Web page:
Uniting three hardcore punk legends from both sides of the pond, this release immediately caught my attention. I’m guilty of missing the band’s 2017 split with Travolta, but glad that I’m aware of them now, thanks to this timely release. With all lyrics and song titles in Dutch, Kartom Punk promises an authentic experience from the off.
Paul and Olav Van Den Berg, (guitar/vocals and drums respectively) have been around in one form or another since 1981 when they founded seminal self-proclaimed ‘extreme noise’ outfit Lärm. Straightedge before it was cool, they’ve always been outspoken, and their influence continued through the years until they formed another of the Netherlands’ leading punk lights, Seein’ Red. Joining them on bass is none other than Chris Dodge, as ubiquitous to the US punk scene as the Van Den Burg’s are to the Dutch one. Serving time in such American hardcore icons as Spazz, Infest, Hellnation and Despise You, he still found time to launch Slap-A-Ham Records and write for Maximum Rocknroll along the way.
As Nooit kicks things off with a classic feedback-bass intro, you’re immediately transported to the unmistakable environment of a sweaty basement show. It’s swiftly followed by Stemvee, which delivers the record’s first beat-down with effortless groove. Third track Nee!derland is an instant classic for me and would have sounded right at home on Discharge’s Why? – completely natural considering the band’s pedigree.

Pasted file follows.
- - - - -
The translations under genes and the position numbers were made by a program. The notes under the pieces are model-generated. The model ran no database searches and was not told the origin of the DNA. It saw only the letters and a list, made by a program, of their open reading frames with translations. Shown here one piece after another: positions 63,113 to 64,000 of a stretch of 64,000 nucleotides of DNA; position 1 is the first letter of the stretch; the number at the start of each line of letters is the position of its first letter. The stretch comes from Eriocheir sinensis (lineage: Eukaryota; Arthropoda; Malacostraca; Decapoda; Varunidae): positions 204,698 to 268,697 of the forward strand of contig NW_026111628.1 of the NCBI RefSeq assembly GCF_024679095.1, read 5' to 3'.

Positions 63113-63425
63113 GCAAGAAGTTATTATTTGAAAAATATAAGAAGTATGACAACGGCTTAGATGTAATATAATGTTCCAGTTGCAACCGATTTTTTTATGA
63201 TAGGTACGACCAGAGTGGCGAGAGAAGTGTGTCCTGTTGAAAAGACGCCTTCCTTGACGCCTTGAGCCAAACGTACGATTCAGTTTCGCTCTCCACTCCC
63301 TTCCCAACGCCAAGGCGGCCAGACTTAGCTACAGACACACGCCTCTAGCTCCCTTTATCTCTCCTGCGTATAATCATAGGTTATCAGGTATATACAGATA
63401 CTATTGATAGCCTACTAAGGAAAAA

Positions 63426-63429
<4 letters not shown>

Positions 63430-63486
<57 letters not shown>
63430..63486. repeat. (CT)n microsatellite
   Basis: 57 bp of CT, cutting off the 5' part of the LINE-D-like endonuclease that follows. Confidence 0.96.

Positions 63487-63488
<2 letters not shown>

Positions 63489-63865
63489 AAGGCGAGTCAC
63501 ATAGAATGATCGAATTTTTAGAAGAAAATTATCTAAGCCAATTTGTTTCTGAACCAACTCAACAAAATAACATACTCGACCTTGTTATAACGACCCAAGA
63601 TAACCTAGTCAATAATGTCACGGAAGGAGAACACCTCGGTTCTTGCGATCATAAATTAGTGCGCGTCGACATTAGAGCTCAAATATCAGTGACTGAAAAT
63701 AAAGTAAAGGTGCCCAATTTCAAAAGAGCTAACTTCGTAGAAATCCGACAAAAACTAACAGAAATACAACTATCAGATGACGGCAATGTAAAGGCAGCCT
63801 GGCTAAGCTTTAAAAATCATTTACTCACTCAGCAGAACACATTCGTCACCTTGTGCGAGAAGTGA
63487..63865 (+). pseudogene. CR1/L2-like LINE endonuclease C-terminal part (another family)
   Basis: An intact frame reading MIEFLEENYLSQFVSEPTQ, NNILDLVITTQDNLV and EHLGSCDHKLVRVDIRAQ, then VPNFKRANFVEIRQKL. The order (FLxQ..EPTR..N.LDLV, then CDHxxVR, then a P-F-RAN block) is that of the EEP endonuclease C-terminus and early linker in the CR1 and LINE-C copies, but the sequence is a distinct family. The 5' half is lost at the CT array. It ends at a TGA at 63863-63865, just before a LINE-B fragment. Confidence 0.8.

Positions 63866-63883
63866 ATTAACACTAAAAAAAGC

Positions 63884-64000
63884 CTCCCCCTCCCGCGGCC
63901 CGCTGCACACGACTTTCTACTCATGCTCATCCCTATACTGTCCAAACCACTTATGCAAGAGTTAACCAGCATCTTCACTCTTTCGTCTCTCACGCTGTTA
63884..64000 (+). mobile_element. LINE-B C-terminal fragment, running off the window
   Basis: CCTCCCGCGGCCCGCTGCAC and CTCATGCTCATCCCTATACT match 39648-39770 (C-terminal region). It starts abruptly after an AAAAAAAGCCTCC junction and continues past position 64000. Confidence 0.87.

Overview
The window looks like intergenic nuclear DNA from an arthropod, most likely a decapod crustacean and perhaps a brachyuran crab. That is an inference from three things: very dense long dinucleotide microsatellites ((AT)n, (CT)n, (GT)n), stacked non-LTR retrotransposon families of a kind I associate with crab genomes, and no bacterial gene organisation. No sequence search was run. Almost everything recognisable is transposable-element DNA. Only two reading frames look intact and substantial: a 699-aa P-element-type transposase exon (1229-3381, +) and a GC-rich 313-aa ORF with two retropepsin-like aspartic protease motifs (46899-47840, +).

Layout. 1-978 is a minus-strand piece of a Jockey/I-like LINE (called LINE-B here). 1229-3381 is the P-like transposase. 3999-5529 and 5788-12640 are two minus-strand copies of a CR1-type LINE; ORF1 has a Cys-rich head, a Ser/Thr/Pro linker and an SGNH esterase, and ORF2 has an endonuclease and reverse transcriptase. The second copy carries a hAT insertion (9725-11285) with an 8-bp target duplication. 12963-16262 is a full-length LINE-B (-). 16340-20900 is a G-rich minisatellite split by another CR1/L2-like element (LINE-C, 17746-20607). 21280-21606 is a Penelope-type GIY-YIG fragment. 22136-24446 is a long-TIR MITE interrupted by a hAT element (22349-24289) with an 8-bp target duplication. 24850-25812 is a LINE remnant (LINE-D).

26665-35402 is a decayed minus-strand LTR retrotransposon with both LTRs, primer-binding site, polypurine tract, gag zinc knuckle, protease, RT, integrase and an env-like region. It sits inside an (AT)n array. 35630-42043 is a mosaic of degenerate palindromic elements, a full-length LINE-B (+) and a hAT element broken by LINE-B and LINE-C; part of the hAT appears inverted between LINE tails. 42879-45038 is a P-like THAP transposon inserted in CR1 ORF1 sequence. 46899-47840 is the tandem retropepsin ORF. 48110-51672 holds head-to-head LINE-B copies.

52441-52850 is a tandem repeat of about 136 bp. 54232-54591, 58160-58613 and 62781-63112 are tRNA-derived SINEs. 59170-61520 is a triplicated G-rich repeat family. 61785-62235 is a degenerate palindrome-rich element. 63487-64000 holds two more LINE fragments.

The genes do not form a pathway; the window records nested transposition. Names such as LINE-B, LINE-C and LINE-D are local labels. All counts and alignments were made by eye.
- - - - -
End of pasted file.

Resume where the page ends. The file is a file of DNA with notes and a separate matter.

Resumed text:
the right balance of everything anyone could want from a hardcore punk record; vocals fuelled by righteous anger, killer riffs and punishing beats…
Then Klassenstrjid picks things up in frantic style with a lethal dose of Olav‘s trademark Dutch thrashcore blasting. It may sound a little dismissive to say the rest of the album is more of the same, but it really is – in the best possible way. The difference being, it’s a kick-ass ‘same’ containing just the right balance of everything anyone could want from a hardcore punk record; vocals fuelled by righteous anger, killer riffs and punishing beats.
It doesn’t drag on, either. If you’re in any way familiar with this type of music, it will come as no surprise that the majority of the tracks clock in at under a minute, with veritable epic De Lange Weg, (The Long Way) wiping its feet on the way in at 1.38. This is exactly how it should be, and this short but potent assault on the senses offers a perfectly balanced dose of what’s needed.
There’s a rich seam of vibrant energy running through Kartom Punk, and no sign of the jaded complacency that you might well expect from some other long-serving music veterans. A testament indeed to the authenticity and integrity of the hardcore punk scene.
Scribed by: Simon Brotherton